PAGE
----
This collaboration is particular pleasing for the following reasons:
- It establishes the connection between our current labour realities, particularly the thrust to modernize and promote the development of our labour force and the environment in which they operate, and the historic atrocities of the labour environment in which our ancestors suffered some of the worst inhumanities ever experienced by any people;
- It provides another opportunity to engage Jamaicans from all walks of life in the Reparations discussions as, in this case, the NCR connects with the historically successful trade union movement with its mantra to ensure better working conditions for all;
- Thirdly, it provides a moment to recognize the work carried out by one of the movement’s great labour activists, the Most Honourable Hugh Lawson Shearer, whose contribution is celebrated in the name of the Institute. Hugh Shearer, like so many other labour activists, understood their role as part of the process of repairing the oppressive systems under which our people historically worked, replacing it with work realities and ethics anchored in decent work and respect for those who laboured.
This Forum comes on the tail of our very successful taking of the Reparations discussion to the young people across Jamaica as part of the CARICOM/Jamaica Reparations Youth Forum, Baton Relay and Rally. Again, I want to thank all the students and young people of the various high schools, colleges and universities, including youth at risk and employed youth, for their support of the Reparations cause which they demonstrated so powerfully through their involvement in this project. I also want to thank all those who worked so hard to implement this project.
Today, we make another large step in the process of engagement of the wider Jamaican population, a very important objective of the National Council on Reparations. Today, we focus on our workforce systems and environments and the creation of decent work programmes and ethics which recognize the dignity and contribution of everyone.
It is significant that this Public Forum speaks to ‘Back Pay’. This is not to be seen as ‘pay back’, which is a very different concept of Reparation, in which the oppressed may carry out recriminatory, even vigilante-style, justice against their oppressors. ‘Pay back’ often promotes a tit-for-tat kind of violent retribution that has no place in positive social engineering. We are not about ‘Tit for Tat’, we are about giving us what is owe to us.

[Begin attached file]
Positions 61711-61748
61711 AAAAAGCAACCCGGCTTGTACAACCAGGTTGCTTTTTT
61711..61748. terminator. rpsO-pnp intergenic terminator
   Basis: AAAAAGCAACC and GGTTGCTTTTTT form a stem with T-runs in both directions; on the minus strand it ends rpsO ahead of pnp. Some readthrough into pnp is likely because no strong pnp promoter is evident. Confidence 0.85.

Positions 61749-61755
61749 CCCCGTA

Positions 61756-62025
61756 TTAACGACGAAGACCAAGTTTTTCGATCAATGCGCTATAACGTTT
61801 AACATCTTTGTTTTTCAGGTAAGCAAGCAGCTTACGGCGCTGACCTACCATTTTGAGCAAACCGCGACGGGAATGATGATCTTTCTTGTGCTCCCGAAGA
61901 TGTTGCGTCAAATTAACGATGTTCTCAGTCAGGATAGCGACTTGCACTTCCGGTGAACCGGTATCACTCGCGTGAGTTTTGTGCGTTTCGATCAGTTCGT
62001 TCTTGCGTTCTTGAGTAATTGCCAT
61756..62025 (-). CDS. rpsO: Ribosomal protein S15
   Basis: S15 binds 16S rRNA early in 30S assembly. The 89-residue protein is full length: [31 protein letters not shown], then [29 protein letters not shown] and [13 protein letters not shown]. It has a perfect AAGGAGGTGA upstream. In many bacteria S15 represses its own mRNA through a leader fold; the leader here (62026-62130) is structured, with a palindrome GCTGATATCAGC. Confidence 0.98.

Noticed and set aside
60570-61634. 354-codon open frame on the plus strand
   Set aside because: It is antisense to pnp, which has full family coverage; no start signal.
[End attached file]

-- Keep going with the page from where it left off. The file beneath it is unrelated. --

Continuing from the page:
‘Back Pay’, rather, speaks to the long-standing debt owed to the labour force and which must be paid as part of the respectful negotiation of reparatory justice. ‘Back Pay’ is measured or calculated by computing the accumulated amount owed by using the established rates of remuneration for work done. It often also includes responses to various issues that may have impacted the debtor. This may include acknowledgement and measurement of psychological and socio-cultural damages that may have affected the labourer over the period and which may still impact negatively current and future activities of the workforce. This may also include an assessment of the loss of income that may also accrue in the present as a result of impacts from the former labour situation.
This is the basis of our responsibility through our Reparations agenda to re-engage discussions with the British and Spanish former colonial masters with regard to the ‘back pay’ owed to the then labour force, our ancestors, over the period of the exploitation of their labour. After all, in every economic system the role and calculated value of the labour force (the most important ingredients of economic activity) is easily and generally calculated in the computation of economic revenues. The unparalleled contribution to the success of the British and Spanish economies by the labour force forcibly acquired and brutally treated over the period of slavery and colonial oppression can and must be costed as part of these discussions.
Additionally, our knowledge of history reminds us that such a calculation is possible and occurred in 1833 when, as part of the computation of reparations to the planters (the then ‘owners’ of the labour force deemed then as property), a sum of Twenty Million Pounds was determined as an appropriate amount to cover the expected loss of that labour force. Of course, we must bear in mind as we negotiate ‘back pay’ on their behalf, that that amount of money was calculated on an economic basis alone and did not include the social, cultural and psychological damages to the persona of each worker and, subsequently their children and grandchildren, from the inhumane treatment meted out to them.